Wrecked Crypto Hedge Fund Giant Defaults on $670 Million Loan

Voyager Digital plans to pursue recovery through the legal system after Three Arrows Capital failed to repay two loans by the required deadline.
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The high-profile crypto hedge fund Three Arrows Capital has failed to repay two loans worth a total of $670 million from the crypto trading platform Voyager Digital by the required deadline.

As a result, Voyager issued a notice of default on Monday and said it plans to pursue recovery of the funds through the legal system.

Voyager had made two loans to Three Arrows Capital, or 3AC, of 15,250 Bitcoins and $350 million worth of USDC, a digital stablecoin backed by U.S. dollars.

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Once a darling of the crypto industry, 3AC has collapsed amid broader tumult in the crypto industry after a series of highly leveraged bets went bad. The firm, started by childhood friends Zhu Su and Kyle Davies, had borrowed aggressively as it made large investments in the play-to-earn game Axie Infinity, the Solana blockchain, the crypto bank Celsius, and the cryptocurrency Luna, all of which have since crashed.

Do you have information about Three Arrows Capital or another crypto hedge fund? We want to hear from you. From a non-work device, contact our reporter at maxwell.strachan@vice.com or via Signal at 310-614-3752 for extra security.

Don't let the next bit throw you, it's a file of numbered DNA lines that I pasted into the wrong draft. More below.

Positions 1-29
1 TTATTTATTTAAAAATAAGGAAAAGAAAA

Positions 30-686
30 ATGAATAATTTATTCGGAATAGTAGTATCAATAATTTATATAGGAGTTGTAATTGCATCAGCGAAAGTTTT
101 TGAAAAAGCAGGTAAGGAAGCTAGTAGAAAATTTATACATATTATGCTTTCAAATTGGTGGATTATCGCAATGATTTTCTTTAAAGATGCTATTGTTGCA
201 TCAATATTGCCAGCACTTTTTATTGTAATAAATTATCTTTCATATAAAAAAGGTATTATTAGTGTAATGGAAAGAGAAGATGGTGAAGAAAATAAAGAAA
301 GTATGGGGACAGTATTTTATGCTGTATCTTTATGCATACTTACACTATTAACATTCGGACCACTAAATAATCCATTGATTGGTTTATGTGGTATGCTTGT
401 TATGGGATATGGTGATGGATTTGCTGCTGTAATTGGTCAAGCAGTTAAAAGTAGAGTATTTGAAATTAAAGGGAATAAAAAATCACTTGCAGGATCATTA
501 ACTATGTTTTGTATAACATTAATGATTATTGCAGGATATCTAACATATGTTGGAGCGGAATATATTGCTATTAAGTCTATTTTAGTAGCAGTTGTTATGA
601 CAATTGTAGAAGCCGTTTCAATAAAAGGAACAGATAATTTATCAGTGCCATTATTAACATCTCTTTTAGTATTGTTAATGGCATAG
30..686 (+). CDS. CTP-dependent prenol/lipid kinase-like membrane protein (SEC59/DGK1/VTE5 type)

As the situation deteriorated, 3AC became unable to pony up the necessary money to cover losses—these are called margin calls—and people who loaned the company money said Zhu and Davies became unresponsive.

“Losing a bet is one thing, but at least be honorable and not drag others into your bets who have nothing to do with it. Certainly don’t ghost on everyone since potentially, they could’ve helped you,” the head of trading at a firm that does business with 3AC said on Twitter.

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The collapse of 3AC has had ripple effects throughout the crypto industry. The crypto lender BlockFi was forced to secure a $250 million revolving credit facility from the crypto exchange FTX as a result of financial troubles it faced because of its loans to 3AC. FTX is also in talks to acquire a stake in BlockFi.

Ahead of 3AC’s collapse, Voyager was already struggling through the latest “crypto winter” as its share price plummeted (it is now down 95 percent on the year). But the exposure to 3AC’s own troubles proved particularly difficult for Voyager to navigate. To continue to fulfill its own customer withdrawal requests, Voyager earlier this month had to secure a $500 million line of credit from the crypto trading group Alameda Ventures, which was originally founded by FTX CEO Sam Bankman-Fried. 

"We are working diligently and expeditiously to strengthen our balance sheet and pursuing options so we can continue to meet customer liquidity demands," Voyager CEO Stephen Ehrlich said in a statement Monday.

Voyager had announced last week that it planned to issue a notice of default if 3AC did not repay the loan by Monday after initially requesting $25 million worth of USDC by Friday.

3AC’s founders have told The Wall Street Journal that they are searching for firms that would be willing to rescue them and potential lines of credit as they sell assets.